Twiztid at Skyway Theatre, 4/16/14
|Photos by Adam DeGross|
Skyway Theatre, Minneapolis
Wednesday, April 16, 2014
Snow is falling lightly over downtown Minneapolis. Too early for rush hour traffic, the streets are relatively quiet. Buses roll by. Pedestrians walk quickly with their heads down, shielding their eyes from the wet flakes. Suddenly, a call to arms pierces the relative silence.
The Skyway Theatre comes into view. A line is forming beneath its marquee - people of all shapes and sizes, young and old, some with their hair twisted up into tiny braids, others with faces painted up unnervingly like horror movie clowns. The line begins to stretch into the adjacent parking structure. A man again shouts out. The collective reply resonates from the back of the line, spilling out onto the street. "WHOOP WHOOP!"
It was not Halloween. It was a Wednesday evening in mid-April, and a Twiztid show was about to go down.
Inside the venue, a group of Juggalos lined the stairs up to the concert hall. Some were holding folders of artwork they had made, others clutching posters or Twiztid T-shirts. These were the lucky fans who were anxiously awaiting a meet and greet session with the horrorcore rap duo themselves, and they had come bearing gifts.
Once the doors were officially open, a crowd streamed in steadily. Women with their hair in neon dreadlocks wearing Twiztid jerseys that hung down to their knees and furry rave boots were accompanied by men with neck tattoos and blinged out "hatchet man" necklaces. No two clown faces were the same. Some more closely represented the early era of Twiztid -- with colors and shapes vaguely reminiscent of a jack-o-lantern's face. Others were more zombie-like, with a heavy concentration of darkness around the eyes. Others still were more avant-garde, more abstract.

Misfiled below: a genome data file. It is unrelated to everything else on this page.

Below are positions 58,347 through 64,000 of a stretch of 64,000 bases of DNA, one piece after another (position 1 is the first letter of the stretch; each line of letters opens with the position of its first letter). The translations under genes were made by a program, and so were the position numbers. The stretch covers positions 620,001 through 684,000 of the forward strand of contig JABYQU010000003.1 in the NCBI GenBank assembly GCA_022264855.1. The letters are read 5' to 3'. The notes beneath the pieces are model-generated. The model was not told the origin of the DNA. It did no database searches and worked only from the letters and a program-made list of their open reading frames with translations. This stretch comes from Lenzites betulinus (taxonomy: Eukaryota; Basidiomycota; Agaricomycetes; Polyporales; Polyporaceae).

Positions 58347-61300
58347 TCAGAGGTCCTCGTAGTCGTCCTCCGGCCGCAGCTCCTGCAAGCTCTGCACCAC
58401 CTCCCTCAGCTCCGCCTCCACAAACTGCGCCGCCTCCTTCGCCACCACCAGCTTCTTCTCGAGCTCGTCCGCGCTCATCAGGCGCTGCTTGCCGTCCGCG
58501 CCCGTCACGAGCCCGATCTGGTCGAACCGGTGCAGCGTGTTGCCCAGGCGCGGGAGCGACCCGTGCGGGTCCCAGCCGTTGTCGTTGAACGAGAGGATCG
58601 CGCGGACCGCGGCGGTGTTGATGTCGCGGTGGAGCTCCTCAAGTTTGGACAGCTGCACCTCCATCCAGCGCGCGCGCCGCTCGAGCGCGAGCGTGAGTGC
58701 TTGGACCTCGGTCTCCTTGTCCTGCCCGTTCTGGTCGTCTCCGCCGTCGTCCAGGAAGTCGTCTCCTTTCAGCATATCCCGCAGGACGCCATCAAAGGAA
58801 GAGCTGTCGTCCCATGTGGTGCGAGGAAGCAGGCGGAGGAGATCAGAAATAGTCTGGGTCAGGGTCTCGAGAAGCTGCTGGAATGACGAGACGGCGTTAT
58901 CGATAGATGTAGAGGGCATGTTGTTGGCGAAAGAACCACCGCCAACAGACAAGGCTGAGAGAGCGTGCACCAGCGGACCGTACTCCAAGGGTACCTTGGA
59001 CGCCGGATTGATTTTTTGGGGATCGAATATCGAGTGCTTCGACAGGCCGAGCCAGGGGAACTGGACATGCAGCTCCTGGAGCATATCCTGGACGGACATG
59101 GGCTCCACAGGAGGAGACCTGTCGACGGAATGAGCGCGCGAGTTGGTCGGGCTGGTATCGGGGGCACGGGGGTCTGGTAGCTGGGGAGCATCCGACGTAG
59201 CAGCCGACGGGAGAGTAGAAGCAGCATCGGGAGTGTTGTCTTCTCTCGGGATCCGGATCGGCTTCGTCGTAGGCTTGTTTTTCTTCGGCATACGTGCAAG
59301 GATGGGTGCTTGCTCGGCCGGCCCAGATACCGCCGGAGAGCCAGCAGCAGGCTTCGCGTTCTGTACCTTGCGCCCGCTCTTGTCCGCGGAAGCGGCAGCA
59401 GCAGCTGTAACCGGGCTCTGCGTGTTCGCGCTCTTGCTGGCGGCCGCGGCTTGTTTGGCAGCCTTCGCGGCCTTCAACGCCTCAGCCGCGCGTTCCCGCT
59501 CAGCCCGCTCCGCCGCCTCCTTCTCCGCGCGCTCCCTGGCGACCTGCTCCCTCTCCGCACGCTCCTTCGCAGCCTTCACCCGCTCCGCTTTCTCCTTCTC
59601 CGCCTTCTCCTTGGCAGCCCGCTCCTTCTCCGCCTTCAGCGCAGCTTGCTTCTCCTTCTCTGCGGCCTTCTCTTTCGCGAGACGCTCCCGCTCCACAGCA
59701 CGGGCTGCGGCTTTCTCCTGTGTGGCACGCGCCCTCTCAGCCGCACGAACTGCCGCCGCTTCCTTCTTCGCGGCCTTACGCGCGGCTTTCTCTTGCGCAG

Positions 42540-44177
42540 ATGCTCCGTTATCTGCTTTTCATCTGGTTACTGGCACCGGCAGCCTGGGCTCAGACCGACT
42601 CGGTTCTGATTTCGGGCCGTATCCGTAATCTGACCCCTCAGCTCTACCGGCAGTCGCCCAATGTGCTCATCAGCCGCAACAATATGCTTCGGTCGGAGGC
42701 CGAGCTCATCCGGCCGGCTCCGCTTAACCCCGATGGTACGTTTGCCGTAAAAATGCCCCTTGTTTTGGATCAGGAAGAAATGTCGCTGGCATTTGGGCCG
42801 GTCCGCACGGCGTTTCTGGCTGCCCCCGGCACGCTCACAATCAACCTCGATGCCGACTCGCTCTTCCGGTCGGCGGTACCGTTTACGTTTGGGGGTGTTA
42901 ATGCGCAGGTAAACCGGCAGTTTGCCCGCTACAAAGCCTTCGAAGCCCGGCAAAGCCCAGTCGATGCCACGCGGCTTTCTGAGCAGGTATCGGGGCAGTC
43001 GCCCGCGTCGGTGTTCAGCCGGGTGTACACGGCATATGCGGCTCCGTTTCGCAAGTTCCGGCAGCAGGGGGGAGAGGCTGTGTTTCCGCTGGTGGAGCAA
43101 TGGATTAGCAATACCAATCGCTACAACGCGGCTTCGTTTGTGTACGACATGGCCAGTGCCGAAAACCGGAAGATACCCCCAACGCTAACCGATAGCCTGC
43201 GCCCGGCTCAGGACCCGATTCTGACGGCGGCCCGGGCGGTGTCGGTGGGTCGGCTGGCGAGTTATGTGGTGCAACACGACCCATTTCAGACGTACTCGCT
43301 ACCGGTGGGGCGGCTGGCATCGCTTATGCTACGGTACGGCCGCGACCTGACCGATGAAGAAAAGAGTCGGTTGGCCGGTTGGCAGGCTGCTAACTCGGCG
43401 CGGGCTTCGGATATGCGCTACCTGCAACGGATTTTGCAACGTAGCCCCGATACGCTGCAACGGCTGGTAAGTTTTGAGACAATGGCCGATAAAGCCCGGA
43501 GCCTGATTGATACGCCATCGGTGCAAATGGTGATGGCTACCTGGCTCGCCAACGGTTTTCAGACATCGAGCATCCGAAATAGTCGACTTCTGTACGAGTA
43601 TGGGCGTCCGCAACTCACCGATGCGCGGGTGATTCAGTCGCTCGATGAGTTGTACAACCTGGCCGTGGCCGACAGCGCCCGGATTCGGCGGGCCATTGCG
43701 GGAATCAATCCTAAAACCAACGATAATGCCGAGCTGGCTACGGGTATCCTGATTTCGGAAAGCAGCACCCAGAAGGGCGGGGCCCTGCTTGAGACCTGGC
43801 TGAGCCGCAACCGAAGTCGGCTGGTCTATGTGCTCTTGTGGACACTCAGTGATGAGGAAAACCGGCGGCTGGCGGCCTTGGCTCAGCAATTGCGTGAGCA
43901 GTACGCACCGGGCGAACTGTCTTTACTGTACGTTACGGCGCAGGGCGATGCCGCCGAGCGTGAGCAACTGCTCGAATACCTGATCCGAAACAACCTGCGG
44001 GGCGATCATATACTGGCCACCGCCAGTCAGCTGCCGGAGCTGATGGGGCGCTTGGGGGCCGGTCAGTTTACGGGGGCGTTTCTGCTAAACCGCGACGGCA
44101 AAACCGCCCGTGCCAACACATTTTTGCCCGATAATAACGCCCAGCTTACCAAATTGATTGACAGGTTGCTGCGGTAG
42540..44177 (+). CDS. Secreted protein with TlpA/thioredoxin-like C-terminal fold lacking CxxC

An extremely tall gentlemen with his hair braided neatly out from his head in tiny green twists and a matching green button-up marched directly to the front of the floor, planting himself before the stage. The first act, Homegrown, presented their "wicked Minnesota music making bitches shout." Sick Addiction, the St. Paul rap duo of Rellik and Loki, immediately followed. Rellik wore a crafty marijuana leaf mask. Loki's face was painted as a leering clown frozen in a creepy perma-smile. Loki's more high-pitched voice complimented that of Rellik's lower one, much as Madrox's does to Monoxide.
The smell of marijuana began wafting throughout the room. The Juggalos were growing in number. With a hatchet peeking out from the pocket of his jeans, Bowzzer rode out onto the stage upon a miniature bicycle, breaking through a pile of cardboard boxes with question marks drawn on them. A bald blow up sex doll stood behind him. About halfway through his set, Bowzzer explained to the audience what a "giraffe pussy" is. "You know when you tryna' holler at a stuck up bitch?" he asked. "When they got their nose up in the air? I call that a giraffe pussy. You can't reach, man."
"Who wanna fuck up this stuck up ass bitch?" he asked, slamming the blow up doll face down into the floor repeatedly. The crowd screamed. He threw the disgraced inflatable into the audience where it functioned as a beach ball. Then he performed a super sexy-sounding song about finding a dead woman in an alley and taking her cadaver home to have sex with it.
"WE GO CHICKEN HUNTING! WE GO CHICKEN HUNTING!" the Juggalos chanted.